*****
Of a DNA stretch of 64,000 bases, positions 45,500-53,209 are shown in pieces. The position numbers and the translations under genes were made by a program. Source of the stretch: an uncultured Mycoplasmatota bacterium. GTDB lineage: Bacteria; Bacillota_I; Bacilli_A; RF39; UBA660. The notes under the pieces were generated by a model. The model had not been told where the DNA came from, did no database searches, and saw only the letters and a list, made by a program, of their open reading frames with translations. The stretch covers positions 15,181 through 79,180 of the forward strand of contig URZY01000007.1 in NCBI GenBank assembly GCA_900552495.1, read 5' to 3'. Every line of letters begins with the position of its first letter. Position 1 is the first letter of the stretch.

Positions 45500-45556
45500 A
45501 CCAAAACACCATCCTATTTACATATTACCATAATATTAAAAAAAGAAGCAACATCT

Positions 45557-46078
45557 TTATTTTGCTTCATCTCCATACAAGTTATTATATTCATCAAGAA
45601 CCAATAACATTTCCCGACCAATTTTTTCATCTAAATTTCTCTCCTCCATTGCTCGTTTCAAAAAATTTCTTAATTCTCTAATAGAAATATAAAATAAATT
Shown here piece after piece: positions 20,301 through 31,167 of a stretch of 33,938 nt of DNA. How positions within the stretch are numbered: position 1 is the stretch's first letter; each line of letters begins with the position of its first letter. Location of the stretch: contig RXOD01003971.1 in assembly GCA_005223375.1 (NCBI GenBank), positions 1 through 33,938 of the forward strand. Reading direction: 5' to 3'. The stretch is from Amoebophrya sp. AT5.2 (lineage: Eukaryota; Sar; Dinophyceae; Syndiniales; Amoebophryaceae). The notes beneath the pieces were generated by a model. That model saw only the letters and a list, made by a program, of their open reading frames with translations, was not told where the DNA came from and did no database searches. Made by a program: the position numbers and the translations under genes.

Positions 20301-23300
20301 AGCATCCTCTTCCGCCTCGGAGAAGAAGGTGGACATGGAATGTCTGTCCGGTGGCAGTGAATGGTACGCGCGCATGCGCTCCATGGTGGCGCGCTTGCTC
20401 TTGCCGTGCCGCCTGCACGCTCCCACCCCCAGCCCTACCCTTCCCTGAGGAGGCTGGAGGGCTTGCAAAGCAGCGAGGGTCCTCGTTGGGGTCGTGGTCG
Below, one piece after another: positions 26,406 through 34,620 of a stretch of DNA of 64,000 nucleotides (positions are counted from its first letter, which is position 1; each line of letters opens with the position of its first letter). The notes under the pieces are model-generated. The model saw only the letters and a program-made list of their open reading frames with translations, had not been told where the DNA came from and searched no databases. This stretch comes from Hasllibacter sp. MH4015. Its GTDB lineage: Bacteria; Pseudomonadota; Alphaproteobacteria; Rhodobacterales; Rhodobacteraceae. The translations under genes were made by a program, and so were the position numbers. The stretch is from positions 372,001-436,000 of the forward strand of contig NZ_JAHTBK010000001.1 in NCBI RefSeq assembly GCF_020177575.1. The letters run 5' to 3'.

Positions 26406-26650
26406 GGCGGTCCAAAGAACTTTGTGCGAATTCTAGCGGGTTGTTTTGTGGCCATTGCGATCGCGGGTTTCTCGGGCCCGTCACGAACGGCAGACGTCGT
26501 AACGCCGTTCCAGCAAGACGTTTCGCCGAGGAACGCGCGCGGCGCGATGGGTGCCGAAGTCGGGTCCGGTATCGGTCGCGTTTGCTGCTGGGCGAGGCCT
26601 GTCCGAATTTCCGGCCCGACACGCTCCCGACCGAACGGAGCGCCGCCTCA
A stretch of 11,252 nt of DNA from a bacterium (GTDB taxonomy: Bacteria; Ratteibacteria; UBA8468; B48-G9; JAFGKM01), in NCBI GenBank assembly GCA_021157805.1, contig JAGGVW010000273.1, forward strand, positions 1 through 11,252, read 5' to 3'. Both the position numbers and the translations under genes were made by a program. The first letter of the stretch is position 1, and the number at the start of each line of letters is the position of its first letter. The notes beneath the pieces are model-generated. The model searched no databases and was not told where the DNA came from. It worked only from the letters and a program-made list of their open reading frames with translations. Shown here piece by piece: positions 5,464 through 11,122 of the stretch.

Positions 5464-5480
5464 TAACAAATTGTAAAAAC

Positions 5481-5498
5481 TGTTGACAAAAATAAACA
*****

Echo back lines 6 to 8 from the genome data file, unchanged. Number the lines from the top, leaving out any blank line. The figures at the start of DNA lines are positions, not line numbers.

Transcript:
45557 TTATTTTGCTTCATCTCCATACAAGTTATTATATTCATCAAGAA
45601 CCAATAACATTTCCCGACCAATTTTTTCATCTAAATTTCTCTCCTCCATTGCTCGTTTCAAAAAATTTCTTAATTCTCTAATAGAAATATAAAATAAATT
Shown here piece after piece: positions 20,301 through 31,167 of a stretch of 33,938 nt of DNA. How positions within the stretch are numbered: position 1 is the stretch's first letter; each line of letters begins with the position of its first letter. Location of the stretch: contig RXOD01003971.1 in assembly GCA_005223375.1 (NCBI GenBank), positions 1 through 33,938 of the forward strand. Reading direction: 5' to 3'. The stretch is from Amoebophrya sp. AT5.2 (lineage: Eukaryota; Sar; Dinophyceae; Syndiniales; Amoebophryaceae). The notes beneath the pieces were generated by a model. That model saw only the letters and a list, made by a program, of their open reading frames with translations, was not told where the DNA came from and did no database searches. Made by a program: the position numbers and the translations under genes.